Regret is a word and emotion that acts like ipecac. It’s bitter, turns the stomach, and makes one want to vomit at times. It is not something that people want to have in their life, but as stated before it is important and can help teach in ways other emotions can’t. And, seeing as how this is a powerlifting website and I have meandered all over the place, I will get to the tie in (in all honesty I could go on onto other avenues with this article, but I have to keep telling myself this is like a crossover comic and Moon Knight is eventually going to have to meet Spawn). Regret and defeat can be our training partners. It’s how we deal and interact with them that will help dictate if we become better athletes or those that could have been great. It is our competitive nature that draws us into the gym and forces us to train. We train to lift more weight than we could have last month, just like a marathon runner trains to get a faster time than their last race. But failure and shame are always on the periphery. If we were able to write the story of our next meet we’d all set new personal records and have that competition be our best in our lifting career. However, this is not always possible. From time to time we bomb out, leave weight on the platform, get injured in the middle of an attempt, don’t listen to our coaches, and the list goes on and on. It is only a matter of time before we fail, and yes we all fail. It’s what we can learn from these failures that will help us become stronger.

A few years ago my training program had a great deal of board benchpress work designed into to it. I believe the concept behind this was handling greater weight would allow for larger gains. After this training cycle was complete and I competed at my next benchpress competition I found that a full range benchpress was incredibly difficult. Touching my chest was arduous let alone pausing it there. I learned right then and there that it was important for me to train with a full range benchpress and to make sure I could touch and pause the weight on my chest. In a way I regret the way I went about training leading up to that competition because I felt that I could have done better than what I did. But, this regret taught me a valuable lesson that I incorporate in my training now. I cannot tell you how many times I have lost in a competitive realm (fortunately, I believe, I have been fairly successfully in powerlifting). I regret each and every one of these losses, but I have learned from them. They have fueled my desire to get better and not feel that emotion again. These losses have made me hungry and I want to insure that regret and failure don’t seep into my life and my training. However, if they do I hope to use them in ways that allow me to refine my technique, adjust my attitude, keep myself humble, and make myself an all around better person.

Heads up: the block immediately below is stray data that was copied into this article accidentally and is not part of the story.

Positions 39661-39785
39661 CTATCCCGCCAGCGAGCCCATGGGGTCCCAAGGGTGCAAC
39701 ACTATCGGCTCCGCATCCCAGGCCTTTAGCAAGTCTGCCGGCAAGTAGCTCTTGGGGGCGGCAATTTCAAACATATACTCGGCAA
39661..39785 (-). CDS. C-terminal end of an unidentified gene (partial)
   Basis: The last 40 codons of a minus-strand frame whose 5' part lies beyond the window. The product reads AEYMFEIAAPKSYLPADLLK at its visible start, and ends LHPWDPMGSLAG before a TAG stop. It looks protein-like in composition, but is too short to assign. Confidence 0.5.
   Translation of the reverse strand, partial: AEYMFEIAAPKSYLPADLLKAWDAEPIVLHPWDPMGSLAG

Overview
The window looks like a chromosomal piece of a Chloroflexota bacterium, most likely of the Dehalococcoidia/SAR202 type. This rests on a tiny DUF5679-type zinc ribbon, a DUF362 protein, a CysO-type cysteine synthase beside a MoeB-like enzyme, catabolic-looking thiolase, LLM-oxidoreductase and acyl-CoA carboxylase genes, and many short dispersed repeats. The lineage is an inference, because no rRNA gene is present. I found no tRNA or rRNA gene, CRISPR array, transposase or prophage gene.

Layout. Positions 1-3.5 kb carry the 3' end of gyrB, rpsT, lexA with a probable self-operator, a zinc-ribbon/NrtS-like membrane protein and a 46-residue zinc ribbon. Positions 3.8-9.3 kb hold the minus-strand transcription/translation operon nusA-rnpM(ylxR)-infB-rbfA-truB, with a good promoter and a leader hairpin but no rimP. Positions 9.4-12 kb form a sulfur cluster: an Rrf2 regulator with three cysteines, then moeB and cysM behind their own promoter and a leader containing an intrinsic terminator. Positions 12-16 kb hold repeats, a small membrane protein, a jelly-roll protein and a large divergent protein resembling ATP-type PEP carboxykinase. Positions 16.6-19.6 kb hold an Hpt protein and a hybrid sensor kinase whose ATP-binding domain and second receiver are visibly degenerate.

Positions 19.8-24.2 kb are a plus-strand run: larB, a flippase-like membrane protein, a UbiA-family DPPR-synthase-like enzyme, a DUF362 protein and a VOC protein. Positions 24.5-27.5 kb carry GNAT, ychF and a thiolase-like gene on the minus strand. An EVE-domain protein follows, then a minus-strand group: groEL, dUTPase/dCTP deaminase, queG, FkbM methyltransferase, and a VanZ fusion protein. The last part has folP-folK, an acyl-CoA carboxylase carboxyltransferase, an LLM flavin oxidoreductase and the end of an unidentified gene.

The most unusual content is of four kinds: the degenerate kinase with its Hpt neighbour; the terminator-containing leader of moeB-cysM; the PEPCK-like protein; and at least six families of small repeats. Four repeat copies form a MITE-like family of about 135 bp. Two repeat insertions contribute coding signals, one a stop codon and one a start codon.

It is very easy to regret anything that leads to disappointment. These instances are numerous, every couple of weeks I am disappointed that I tried to lift too much and I missed a rep here or there. I kick myself in the middle of powerlifting meets because I received a red light for not squatting deep enough. I beat myself up for not training as hard as I could have from time to time. I know I am not alone in many of these instances, but every time these things happen it is an opportunity to learn. I can honestly say that my life is rife with regret but I am a much smarter and better man for it. We should not try to live life without regrets because no matter what we will have them. We should try to minimize our regrets and when they come into our lives we should get something positive out of them.

– Quench the thirst, drown the sorrow
And forget about cold yesterdays . . . Agalloch


Print Friendly, PDF & Email
Please follow and like us:

One comment

  1. Jesse Waletich /

    “With personal growth one must expect growing pains” I have seen this in my life and embrace the experience. Life is unexpected and no matter what you prepare for, the unexpected will happen!!

© 2012-2017 IronAuthority All Rights Reserved

Enjoy this blog? Please spread the word :)

Follow by Email